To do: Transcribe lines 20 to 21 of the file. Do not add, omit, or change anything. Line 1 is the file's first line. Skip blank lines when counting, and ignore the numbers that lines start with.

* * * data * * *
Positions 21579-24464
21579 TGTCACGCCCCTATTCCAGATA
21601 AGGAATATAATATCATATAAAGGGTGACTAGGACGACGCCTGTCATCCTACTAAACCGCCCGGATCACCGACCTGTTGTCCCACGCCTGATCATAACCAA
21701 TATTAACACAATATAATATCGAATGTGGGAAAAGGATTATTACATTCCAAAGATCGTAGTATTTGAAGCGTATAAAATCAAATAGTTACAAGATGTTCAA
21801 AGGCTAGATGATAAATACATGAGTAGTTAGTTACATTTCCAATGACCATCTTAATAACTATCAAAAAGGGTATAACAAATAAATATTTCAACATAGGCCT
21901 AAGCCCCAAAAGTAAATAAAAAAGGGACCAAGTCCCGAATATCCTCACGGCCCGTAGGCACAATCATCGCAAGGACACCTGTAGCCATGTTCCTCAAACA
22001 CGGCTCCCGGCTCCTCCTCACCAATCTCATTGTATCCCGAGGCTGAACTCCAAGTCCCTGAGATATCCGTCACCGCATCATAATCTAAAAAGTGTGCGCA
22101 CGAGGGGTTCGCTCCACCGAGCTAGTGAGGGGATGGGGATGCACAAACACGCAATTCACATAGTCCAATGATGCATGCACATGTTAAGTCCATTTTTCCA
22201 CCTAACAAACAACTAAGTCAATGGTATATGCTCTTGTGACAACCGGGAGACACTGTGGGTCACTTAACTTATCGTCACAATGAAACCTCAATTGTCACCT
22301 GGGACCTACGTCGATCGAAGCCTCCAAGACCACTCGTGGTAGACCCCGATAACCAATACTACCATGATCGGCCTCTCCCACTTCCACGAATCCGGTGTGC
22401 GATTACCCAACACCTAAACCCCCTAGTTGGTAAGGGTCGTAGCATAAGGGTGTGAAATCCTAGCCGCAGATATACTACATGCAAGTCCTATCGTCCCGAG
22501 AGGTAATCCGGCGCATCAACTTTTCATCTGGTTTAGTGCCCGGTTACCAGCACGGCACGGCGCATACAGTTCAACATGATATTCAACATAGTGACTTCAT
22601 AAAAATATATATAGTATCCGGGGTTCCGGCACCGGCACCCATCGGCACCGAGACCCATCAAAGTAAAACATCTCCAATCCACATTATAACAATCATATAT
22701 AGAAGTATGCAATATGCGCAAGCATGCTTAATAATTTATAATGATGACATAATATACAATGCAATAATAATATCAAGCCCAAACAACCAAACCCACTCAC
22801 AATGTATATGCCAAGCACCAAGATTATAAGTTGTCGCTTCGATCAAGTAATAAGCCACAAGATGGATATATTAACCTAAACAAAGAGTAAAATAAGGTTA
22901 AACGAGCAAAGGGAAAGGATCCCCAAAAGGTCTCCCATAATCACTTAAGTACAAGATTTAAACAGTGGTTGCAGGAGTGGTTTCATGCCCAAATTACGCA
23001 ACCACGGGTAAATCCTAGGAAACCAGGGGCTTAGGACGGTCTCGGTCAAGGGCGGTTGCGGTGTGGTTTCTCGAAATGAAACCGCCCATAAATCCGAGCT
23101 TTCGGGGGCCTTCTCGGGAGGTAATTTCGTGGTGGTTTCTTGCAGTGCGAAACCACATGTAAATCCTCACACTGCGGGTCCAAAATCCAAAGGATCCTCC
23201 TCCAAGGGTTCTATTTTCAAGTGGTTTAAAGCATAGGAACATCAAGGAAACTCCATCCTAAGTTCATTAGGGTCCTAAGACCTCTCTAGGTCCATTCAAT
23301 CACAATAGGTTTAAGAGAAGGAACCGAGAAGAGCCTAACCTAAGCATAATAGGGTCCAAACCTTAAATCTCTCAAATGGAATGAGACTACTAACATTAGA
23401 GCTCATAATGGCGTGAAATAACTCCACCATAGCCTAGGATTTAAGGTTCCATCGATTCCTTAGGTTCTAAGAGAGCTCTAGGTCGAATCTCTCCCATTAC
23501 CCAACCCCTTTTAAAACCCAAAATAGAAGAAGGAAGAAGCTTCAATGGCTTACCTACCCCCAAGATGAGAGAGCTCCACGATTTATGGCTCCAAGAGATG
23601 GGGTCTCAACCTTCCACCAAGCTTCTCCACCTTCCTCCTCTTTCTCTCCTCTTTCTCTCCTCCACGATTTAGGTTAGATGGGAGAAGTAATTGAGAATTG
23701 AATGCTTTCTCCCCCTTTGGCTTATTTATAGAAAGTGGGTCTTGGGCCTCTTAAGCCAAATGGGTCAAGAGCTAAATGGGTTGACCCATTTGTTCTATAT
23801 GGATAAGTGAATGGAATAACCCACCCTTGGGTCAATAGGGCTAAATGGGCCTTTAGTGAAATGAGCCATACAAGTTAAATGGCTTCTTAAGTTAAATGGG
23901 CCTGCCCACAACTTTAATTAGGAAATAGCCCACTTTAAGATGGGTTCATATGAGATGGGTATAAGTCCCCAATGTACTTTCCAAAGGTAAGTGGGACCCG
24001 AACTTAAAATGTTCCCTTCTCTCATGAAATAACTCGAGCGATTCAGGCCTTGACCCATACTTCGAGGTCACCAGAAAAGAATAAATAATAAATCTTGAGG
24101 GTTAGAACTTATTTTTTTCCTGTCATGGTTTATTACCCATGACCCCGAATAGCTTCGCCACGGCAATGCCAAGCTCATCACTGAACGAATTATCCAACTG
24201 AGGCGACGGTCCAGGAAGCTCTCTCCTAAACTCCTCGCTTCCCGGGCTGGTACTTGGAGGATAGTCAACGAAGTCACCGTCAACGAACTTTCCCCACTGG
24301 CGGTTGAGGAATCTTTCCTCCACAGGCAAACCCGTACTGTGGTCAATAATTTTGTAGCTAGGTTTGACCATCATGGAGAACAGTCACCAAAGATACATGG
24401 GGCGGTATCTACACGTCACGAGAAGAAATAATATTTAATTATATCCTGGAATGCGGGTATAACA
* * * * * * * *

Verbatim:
23301 CACAATAGGTTTAAGAGAAGGAACCGAGAAGAGCCTAACCTAAGCATAATAGGGTCCAAACCTTAAATCTCTCAAATGGAATGAGACTACTAACATTAGA
23401 GCTCATAATGGCGTGAAATAACTCCACCATAGCCTAGGATTTAAGGTTCCATCGATTCCTTAGGTTCTAAGAGAGCTCTAGGTCGAATCTCTCCCATTAC